David Nanus, MD
About David Nanus, MD
Dr. David Nanus is the Mark W. Pasmantier Professor of Hematology and Oncology in Medicine at Weill Cornell Medical College. Dr. Nanus is an internationally recognized leader in the treatment and care of patients with genitourinary (GU) cancers, including cancers of the prostate, kidney, bladder and testes. He is actively involved in clinical, translational and basic research in GU malignancies, serving as principle or co-investigator on a variety of clinical research trials that incorporate novel targeted therapies for his patients. He is the recipient of numerous awards including membership in the American Society for Clinical Investigation and the American Association of Physicians.
Dr. Nanus is a graduate of the University of Illinois and the Chicago Medical School. After completing clinical training in Medicine at Albert Einstein and Medical Oncology at Memorial Sloan Kettering Cancer Center, and research training at the Sloan Kettering Institute, he was invited to join the faculty at Memorial Sloan Kettering Cancer Center in 1989. Developing a program in GU cancer, he made several important contributions to clinical and basic research in kidney and prostate cancer. He was recruited to the full-time faculty of Weill Cornell Medical College in 1998.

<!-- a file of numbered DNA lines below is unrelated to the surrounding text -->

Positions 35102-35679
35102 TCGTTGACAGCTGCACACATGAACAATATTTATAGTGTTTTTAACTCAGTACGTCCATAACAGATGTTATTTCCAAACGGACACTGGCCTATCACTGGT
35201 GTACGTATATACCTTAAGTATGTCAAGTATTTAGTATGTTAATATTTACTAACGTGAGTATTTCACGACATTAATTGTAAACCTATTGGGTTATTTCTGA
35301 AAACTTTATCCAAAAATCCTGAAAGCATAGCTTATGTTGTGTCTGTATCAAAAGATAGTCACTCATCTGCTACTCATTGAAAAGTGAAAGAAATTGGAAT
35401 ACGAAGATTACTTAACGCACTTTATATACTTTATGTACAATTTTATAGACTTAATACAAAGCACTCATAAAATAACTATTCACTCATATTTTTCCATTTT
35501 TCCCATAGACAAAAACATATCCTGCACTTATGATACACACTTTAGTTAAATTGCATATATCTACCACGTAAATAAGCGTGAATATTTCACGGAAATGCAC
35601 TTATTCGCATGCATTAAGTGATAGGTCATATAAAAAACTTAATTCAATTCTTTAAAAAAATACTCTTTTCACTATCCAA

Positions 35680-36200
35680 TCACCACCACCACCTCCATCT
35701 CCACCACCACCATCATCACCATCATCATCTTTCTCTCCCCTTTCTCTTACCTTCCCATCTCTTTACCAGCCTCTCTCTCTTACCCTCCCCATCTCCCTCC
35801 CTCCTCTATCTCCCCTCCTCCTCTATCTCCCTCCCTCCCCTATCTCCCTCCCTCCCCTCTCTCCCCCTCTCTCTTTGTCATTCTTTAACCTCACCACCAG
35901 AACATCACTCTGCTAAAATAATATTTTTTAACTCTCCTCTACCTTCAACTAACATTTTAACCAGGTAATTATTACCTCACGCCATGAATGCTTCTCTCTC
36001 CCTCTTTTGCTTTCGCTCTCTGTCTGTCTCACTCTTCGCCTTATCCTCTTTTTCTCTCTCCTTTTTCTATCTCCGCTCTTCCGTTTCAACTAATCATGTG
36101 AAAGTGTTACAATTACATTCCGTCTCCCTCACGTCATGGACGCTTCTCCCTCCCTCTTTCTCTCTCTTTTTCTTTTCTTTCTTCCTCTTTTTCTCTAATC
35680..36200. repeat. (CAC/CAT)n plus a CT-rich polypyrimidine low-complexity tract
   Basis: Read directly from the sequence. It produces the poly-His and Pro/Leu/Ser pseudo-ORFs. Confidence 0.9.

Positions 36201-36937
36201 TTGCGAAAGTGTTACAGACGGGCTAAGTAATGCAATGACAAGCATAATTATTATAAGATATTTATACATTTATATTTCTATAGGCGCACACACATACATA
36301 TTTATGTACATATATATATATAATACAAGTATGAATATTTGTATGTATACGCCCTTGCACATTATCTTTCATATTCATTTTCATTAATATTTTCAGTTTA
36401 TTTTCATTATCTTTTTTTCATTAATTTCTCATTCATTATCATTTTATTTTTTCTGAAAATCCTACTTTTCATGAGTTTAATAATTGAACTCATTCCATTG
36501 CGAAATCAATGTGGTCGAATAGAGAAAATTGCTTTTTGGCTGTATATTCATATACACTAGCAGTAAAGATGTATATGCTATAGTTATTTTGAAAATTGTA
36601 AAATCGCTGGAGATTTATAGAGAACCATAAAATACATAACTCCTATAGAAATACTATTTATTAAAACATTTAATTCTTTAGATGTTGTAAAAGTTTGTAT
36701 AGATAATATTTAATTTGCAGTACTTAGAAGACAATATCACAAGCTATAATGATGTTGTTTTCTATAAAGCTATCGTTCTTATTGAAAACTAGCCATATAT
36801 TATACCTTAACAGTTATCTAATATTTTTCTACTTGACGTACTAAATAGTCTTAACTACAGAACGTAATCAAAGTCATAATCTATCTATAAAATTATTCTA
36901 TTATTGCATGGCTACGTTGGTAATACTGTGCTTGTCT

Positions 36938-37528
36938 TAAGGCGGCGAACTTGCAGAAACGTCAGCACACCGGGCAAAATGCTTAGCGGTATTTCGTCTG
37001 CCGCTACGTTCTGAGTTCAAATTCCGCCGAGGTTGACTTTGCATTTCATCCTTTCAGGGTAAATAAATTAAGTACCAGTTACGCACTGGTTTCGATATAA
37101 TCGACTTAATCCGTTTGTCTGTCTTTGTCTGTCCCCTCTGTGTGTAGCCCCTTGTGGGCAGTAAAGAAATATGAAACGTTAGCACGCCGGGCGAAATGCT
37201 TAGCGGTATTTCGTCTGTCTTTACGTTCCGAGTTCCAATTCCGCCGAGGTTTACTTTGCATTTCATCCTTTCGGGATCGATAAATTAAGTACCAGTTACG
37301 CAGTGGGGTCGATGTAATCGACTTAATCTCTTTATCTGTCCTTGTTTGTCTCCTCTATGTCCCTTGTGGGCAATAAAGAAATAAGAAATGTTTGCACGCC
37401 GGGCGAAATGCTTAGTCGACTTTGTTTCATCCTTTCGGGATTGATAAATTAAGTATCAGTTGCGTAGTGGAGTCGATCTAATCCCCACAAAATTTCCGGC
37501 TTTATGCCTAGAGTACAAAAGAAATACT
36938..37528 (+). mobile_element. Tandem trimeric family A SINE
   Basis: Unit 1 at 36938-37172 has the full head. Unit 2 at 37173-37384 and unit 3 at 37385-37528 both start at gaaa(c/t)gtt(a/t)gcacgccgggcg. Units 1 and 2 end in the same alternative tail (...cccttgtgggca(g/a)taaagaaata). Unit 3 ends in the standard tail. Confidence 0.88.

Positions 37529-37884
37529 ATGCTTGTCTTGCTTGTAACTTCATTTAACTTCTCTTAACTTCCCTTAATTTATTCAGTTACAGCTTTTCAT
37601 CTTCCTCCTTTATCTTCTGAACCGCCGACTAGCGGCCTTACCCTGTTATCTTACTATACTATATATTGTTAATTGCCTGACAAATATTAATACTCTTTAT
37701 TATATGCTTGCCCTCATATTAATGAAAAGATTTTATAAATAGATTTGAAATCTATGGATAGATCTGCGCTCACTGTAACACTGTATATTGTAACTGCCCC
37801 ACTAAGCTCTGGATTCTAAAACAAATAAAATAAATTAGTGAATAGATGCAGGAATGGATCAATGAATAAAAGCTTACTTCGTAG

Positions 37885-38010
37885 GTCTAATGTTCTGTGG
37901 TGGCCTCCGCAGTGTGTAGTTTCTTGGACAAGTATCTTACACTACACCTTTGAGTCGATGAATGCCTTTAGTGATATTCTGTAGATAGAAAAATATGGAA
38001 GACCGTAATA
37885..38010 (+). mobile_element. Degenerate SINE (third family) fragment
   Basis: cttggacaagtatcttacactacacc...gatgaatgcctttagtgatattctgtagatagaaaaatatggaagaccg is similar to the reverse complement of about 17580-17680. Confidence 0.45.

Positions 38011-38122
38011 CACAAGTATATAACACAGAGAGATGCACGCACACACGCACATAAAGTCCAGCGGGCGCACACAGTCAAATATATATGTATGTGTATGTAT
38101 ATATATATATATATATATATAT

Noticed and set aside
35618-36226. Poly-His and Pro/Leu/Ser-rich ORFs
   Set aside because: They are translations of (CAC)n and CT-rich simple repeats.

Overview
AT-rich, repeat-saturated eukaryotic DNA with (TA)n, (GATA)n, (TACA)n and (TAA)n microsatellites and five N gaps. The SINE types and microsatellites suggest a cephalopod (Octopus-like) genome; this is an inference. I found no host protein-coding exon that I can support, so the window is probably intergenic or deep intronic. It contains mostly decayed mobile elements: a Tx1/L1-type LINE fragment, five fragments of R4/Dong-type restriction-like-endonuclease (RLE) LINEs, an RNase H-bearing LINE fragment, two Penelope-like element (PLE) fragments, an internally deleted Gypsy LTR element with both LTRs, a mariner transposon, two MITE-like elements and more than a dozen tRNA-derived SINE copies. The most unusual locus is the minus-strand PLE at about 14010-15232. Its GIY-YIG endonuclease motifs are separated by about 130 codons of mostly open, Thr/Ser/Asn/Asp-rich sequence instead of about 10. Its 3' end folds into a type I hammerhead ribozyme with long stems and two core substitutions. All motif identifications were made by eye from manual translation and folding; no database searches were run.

At Weill Cornell, Dr. Nanus helped develop the Genitourinary Oncology Research Program focused on understanding the events that contribute to the progression of urologic cancers, and on developing new and more effective therapies to treat advanced prostate, kidney and bladder cancer. He was the first Weill Cornell faculty member to obtain a Mid-Career Development Award (K24) from the National Institutes of Health, in support of fostering faculty development and patient-oriented clinical and translational research in the Genitourinary Oncology program. As Director of the Genitourinary Oncology Research Laboratory, he leads a unique interdepartmental team of world class clinical researchers seeking to translate research on the molecular basis of GU cancers into improved cancer treatment.